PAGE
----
Story & World
The small viewing window used while exploring the lands detracts much from the experience and it becomes easy to go from wandering into being lost. The functionality of the terrains with their vastly different encounters is a welcome change from the norm. The few dungeon areas are very small and require little to no mapping (perhaps only the final dungeon). Towns are very similar to one another in terms of services available. Only the layout of the town changes which just makes it harder to remember where the healer dude is (accounting for 98% of all town visits).
Poor grammar and bad spelling aside, NPCs still
uncommonly provide useful information (sometimes it's outright false!).
Even the beneficial hints are usually related to something that the
player would find out regardless. Instead of just having NPCs located
in towns and castles, more are found in the random encounters had while
traveling. These NPCs have different sayings depending on where the
player is at in the game. Bonus point for that lying scumbag NPC just
because it's such a dick move.
All the quests revolve around finding some cave or
monument, beating the bads (if any), and collecting the reward
(equipment or companion). The companion gathering quests were the most
enjoyable though it's too bad they ended up functioning so similarly.
There's not a lot of help in game for most of the quests so any
locations found while exploring have to be marked down to revisit
later. Occasionally someone might mention the general location of one
of the pieces of legendary equipment but players are pretty much on
their own. The main quest is the standard foozle killing that is the
staple of so many early RPGs. 7/20
No options exist for character creation. Stats consist of a basic Attack / Defense structure along with hit points and experience. Interestingly, the experience and hit points of a character are displayed only in bar form; there are no numbers to be found for these stats. The addition of companions adds little to diversity as they are all fighter types with the same basic stats. Only differences in levels show any variation.
For non-legendary items, there are two choices for
weapons (knife or sword), an armour, and a shield. The next step up is
the legendary items and it ends there. Every character ends up with
armaments statistically identical to each other (the pictures are
different though). A paltry selection gets this category a paltry
Combat & Monsters
Combat is limited to back and forth melee attacks. Some tactical options begin to creep in as companions get added to the party but mostly results in just spreading around the damage taken. Magic comes in the form of a few usable items but is limited to mostly straight damage attacks. The real benefit of magic is that it doesn't count as a turn so all damage from items can be applied with no risk.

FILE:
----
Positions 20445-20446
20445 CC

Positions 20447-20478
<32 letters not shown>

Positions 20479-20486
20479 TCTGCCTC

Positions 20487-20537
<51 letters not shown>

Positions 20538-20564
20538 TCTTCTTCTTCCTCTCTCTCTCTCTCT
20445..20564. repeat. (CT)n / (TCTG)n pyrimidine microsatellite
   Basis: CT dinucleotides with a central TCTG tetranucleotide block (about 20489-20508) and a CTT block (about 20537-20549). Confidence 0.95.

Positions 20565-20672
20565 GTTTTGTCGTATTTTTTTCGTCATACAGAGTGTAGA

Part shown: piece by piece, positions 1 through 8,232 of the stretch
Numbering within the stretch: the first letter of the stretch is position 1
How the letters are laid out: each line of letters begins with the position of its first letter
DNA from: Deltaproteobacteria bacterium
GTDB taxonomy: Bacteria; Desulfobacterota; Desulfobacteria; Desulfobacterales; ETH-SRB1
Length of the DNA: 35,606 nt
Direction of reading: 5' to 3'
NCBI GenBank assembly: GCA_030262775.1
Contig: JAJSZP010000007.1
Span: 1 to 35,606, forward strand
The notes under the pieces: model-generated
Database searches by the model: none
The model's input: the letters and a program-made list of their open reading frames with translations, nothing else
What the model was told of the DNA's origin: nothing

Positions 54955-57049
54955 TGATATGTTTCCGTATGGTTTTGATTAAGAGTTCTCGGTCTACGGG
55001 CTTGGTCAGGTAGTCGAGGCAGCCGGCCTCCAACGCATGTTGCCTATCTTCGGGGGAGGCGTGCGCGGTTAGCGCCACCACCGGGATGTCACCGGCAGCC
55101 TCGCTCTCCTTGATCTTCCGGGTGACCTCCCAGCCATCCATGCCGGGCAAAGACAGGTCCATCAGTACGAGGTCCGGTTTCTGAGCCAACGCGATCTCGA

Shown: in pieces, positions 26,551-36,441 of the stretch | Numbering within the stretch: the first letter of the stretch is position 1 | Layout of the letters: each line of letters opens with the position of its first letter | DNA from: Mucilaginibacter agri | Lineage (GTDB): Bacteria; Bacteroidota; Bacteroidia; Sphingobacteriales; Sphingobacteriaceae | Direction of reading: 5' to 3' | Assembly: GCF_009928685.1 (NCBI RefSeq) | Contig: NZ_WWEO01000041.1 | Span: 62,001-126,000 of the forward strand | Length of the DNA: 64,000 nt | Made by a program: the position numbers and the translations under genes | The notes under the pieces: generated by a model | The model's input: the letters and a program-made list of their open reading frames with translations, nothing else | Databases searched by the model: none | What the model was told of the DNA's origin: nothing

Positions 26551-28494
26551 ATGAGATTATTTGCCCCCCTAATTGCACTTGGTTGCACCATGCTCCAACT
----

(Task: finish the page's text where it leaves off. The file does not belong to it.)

Almost all the creatures encountered are unique in
both name and appearance. The monster designs are very creative
although in battle they all operate pretty much the same way. A few
creatures have special attacks that damage all party members or puts
some to sleep for a few rounds. The guardian and end boss fights were
the toughest in the game and required the player to use all magic items
available in order to succeed. There is an option to talk with any foe
but it's pretty obvious in which encounters it can be used
Graphics & Sound
Nothing too special in the graphics department. A lot of monsters have a mix n' match look to them that, while unique, makes them appear silly instead of terrifying. The music itself was quite standard but the sound quality was very good. 10/20
One of the strongest economic structures so far
encountered in a RPG. Money stays tight throughout the game, sometimes
even running too low to pay for basic healing. The game keeps the costs
up during the middle of the game (when more $ is flowing in) by making
the player repurchase all the magic items used in the guardian boss
fights. In the late game, cash flow is reduced (unless specifically
grinding for it) since the toughness of monsters makes it necessary to
flee most creatures. The secondary fang monetary system is a nice
addition. The only downside is that there is not a lot of variety in
the items available to be purchased.
The menus are laid out well and fast to navigate. The
only issue with the controls is the slow pickup time when attempting to
move the party from rest.
Fairly nonlinear world requiring lots of backtracking to unlock previously locked caverns and whatnot. A high amount of exploring is required as many critical locations have no clues to their whereabouts. High degree of difficulty especially in the boss battles but the regular random encounters have their share of uber beasts as well. Progression was pretty smooth throughout the game; the only grinding done was in short chunks getting funds to replenish items after major battles. Game length was a bit short which could have been partially remedied by making the dungeons a bit bigger / more complex. 16/20
Final Ranking: 46/100